When thinking of Christmas dishes, it is hard not to conjure images of turkey, pigs in blankets, and those tasty pies filled with sweet mincemeat and brandy that only appear this time of year. Whilst the foods we associate with today’s modern Christmas may seem as old and authentic as they come, they are actually a patchwork of numerous centuries and varied international customs woven together.
Some rituals have survived for millennia, whilst others, such as serving a peacock for Christmas, dating from 1430, have fallen from fashion, as has roast ox tongue as the centerpiece of the holiday meal. A modern perennial favorite,Turkey, is a relative newcomer, but modern food trends are leaning toward skipping a roast dinner altogether in favour of pizza or curry. At least according to a November survey commissioned by Instaprint. Half of the respondents declared their resolve to eat a ‘traditional’ Christmas dinner, while one in six said they preferred to eat an Indian meal. Four percent fancied pizza. The rise in plant-based diets has also undoubtedly changed the landscape of the turkey and tinsel plate, with more and more people opting for meat-free roast options.
Christmas dinner, it seems, lies in the hands of changing tastes leading me to wonder whether the heyday of roast turkey and all the trimmings will one day draw to a close. Will it fall from grace at our tables just like the festive specialties of the past and be replaced by a new tradition?
When writing, ‘Revolting Recipes from History,’ I came across several curious recipes and references to dishes that we wouldn’t dare consider for our holiday tables today. On that note let’s look back at dishes that were once considered celebratory culinary delights rather than strange and unpalatable oddities.
Leach Milk Jelly
A medieval Christmas feast would have been a splendid affair to behold, but a little daunting for the digestive system and peculiar to modern tastebuds. A Christmas feast for Henry V included dates, carp and eels roasted with lamprey, an ancient lineage of jawless fish.
This 15th-century meal would also have included a popular dish of the time—leach milk jelly. Leach, a popular medieval confection, consisting of a thick, jelly-like preserve that set hard enough to be sliced for serving, was often cut into shapes or even dyed different colours to make chequerboard designs. Consisting of a thick, jelly-like preserve, it had a chewy consistency and was often made using almonds, rosewater and a variety of spices, such as cinnamon and ginger.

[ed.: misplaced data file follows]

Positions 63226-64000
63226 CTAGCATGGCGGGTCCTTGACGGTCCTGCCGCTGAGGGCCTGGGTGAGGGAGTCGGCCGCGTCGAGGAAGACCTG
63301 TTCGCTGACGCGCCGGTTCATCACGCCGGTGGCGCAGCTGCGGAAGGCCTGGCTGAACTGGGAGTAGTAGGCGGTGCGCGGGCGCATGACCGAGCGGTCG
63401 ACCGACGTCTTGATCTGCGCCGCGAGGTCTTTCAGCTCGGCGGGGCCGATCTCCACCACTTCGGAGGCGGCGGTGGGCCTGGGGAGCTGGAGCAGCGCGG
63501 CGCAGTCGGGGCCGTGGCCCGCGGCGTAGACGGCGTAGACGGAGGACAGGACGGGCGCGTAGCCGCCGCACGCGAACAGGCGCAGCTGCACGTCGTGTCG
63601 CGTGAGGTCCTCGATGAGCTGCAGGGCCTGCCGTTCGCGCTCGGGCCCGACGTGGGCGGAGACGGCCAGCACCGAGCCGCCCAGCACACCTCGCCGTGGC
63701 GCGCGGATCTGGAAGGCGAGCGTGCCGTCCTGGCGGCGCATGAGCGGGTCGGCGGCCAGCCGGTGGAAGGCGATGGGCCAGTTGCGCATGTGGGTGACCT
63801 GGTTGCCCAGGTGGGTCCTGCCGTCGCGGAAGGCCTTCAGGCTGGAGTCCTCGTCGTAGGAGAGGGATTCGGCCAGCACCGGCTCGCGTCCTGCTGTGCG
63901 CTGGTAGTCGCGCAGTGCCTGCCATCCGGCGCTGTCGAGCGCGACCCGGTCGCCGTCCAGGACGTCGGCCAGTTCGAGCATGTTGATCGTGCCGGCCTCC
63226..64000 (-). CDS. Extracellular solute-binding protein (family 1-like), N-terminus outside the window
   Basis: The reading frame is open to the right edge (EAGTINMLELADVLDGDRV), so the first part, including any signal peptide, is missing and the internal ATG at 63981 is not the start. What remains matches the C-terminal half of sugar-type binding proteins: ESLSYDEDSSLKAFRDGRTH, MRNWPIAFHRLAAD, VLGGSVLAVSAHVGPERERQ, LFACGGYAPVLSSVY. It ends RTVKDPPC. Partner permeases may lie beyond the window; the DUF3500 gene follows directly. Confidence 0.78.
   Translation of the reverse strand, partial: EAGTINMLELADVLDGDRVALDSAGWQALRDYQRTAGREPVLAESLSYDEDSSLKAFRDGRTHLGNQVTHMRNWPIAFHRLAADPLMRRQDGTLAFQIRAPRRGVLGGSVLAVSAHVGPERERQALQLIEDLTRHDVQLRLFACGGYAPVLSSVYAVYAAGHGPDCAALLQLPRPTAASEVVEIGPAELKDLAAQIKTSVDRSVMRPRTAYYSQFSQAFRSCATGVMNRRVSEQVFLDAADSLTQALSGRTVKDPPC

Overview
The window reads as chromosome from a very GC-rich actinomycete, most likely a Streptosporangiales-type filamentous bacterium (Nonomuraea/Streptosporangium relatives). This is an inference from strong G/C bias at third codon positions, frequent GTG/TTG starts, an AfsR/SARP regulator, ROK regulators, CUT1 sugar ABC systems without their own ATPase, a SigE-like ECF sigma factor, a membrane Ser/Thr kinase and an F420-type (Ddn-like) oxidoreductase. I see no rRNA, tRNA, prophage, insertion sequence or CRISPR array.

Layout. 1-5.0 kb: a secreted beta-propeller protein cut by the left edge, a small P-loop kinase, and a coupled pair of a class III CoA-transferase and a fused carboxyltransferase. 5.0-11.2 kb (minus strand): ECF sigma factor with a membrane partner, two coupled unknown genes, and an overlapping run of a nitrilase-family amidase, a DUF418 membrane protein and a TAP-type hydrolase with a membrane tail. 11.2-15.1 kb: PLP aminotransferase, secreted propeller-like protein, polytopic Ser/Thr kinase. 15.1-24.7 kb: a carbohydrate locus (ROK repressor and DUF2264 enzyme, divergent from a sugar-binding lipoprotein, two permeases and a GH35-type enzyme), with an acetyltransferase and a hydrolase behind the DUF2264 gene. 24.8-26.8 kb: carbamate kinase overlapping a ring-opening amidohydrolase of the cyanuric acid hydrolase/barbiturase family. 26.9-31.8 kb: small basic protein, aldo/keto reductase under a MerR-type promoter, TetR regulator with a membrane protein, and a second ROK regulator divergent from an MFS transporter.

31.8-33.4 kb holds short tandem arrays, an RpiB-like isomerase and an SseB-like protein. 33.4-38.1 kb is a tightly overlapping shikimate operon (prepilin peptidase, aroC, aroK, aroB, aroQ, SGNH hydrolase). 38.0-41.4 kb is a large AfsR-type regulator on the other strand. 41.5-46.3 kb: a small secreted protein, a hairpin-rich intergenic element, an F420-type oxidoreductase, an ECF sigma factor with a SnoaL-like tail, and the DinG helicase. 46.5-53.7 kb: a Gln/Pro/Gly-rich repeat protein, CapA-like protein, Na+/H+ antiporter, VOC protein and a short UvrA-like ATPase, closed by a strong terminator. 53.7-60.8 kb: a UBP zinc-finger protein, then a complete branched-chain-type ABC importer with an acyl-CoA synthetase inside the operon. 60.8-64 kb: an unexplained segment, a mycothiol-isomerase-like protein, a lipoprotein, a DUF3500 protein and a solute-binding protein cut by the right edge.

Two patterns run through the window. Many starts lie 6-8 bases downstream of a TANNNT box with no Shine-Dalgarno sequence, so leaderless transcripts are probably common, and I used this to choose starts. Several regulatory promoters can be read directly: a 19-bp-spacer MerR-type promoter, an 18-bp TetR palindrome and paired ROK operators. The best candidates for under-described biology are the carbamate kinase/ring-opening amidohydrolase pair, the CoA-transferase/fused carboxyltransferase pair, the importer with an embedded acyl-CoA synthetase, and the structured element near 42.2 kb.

High Game Birds
Putrefy (decay or rot) is not a term that stimulates the appetite, yet there was a time when game birds were shot and hung by their heads, complete with their intestines, until their bodies fell off, indicating they were ready for cooking.
The resultant meat would probably be a little too strong in taste and aroma for today’s palate, though historically, the flavour of a matured game bird was preferred. Whilst this might have occurred by necessity due to lack of refrigeration, there was a penchant for enjoying game birds whose breast meat was aged until green. This trend has changed, and people tend not to like their food ‘high’ anymore, though the partridge has gained a place in the festive hall of fame thanks to the carol, ‘The Twelve Days of Christmas’.
Roast Christmas Swan
One bird that will not be found on the Christmas dinner menu this year is the swan. Swan once graced affluent dining tables and was the ultimate status symbol. The King had to grant special permission for aristocrats and the gentry to keep the bird in swanneries and it was a dish that the upper echelons of medieval society often ate during the festive season, usually accompanied by other birds of decadent cost including the peacock.
Henry III seemed to have a taste for swans. In 1251 Henry demanded that the sheriffs of Yorkshire, Lincolnshire, Northumberland, Cumberland and Lancashire provide an extravagant hundred and twenty-five swans for his Christmas feasting celebrations.
Whether braised in a sauce or served freshly boiled, tongue was a delicacy and festive favourite that would have been a welcome sight on a Christmas table. Indeed, tongue featured on many prestigious menus including that for Queen Victoria’s New Year’s Day dinner served at Osborne House, which also included a boar’s head and brawn. There was a time when a simple dish of boiled tongue, glazed and garnished as shown in Mrs Beeton’s Book of Household Management would have been considered a gourmet delight.
Pudding filled with Meat
Today Christmas pudding includes many flavours from chocolate to Irish cream, but it didn’t start off as sweet treat at all.